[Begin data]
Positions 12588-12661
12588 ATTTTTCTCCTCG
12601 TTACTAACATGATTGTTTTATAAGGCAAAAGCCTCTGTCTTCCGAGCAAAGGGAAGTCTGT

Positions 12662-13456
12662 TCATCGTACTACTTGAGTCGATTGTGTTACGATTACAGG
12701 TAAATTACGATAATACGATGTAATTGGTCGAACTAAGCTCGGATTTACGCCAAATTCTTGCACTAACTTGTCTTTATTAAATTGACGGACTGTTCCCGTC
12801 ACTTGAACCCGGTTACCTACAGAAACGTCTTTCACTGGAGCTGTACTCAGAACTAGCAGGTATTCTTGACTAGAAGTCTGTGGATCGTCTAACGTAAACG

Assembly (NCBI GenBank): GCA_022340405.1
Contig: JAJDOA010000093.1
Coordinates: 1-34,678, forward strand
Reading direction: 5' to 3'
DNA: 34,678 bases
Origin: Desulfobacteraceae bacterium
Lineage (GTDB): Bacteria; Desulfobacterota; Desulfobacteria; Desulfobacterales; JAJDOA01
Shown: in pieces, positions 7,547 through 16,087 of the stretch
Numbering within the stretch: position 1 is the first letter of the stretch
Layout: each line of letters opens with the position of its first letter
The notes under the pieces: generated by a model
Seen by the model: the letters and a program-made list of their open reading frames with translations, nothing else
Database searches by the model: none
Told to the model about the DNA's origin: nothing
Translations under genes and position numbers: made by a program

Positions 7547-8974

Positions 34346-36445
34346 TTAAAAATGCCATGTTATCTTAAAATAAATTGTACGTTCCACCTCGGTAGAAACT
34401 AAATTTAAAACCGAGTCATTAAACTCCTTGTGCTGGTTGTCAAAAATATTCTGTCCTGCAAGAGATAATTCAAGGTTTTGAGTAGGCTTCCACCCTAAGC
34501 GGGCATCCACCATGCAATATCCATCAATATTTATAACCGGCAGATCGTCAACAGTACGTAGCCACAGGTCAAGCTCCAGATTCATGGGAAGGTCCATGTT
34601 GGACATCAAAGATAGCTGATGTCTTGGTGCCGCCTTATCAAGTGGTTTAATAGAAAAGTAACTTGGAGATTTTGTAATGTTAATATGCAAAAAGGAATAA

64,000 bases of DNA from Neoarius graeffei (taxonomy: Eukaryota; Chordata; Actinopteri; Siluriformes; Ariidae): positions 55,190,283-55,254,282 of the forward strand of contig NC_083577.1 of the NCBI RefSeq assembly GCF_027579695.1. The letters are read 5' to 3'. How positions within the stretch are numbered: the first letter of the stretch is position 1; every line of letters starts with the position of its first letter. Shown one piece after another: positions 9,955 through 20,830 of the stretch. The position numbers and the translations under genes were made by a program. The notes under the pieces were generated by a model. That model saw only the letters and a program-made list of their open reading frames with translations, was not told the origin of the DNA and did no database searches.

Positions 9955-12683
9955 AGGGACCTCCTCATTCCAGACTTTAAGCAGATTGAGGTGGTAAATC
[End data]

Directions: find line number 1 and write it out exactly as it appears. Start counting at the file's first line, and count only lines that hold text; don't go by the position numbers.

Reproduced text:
Positions 12588-12661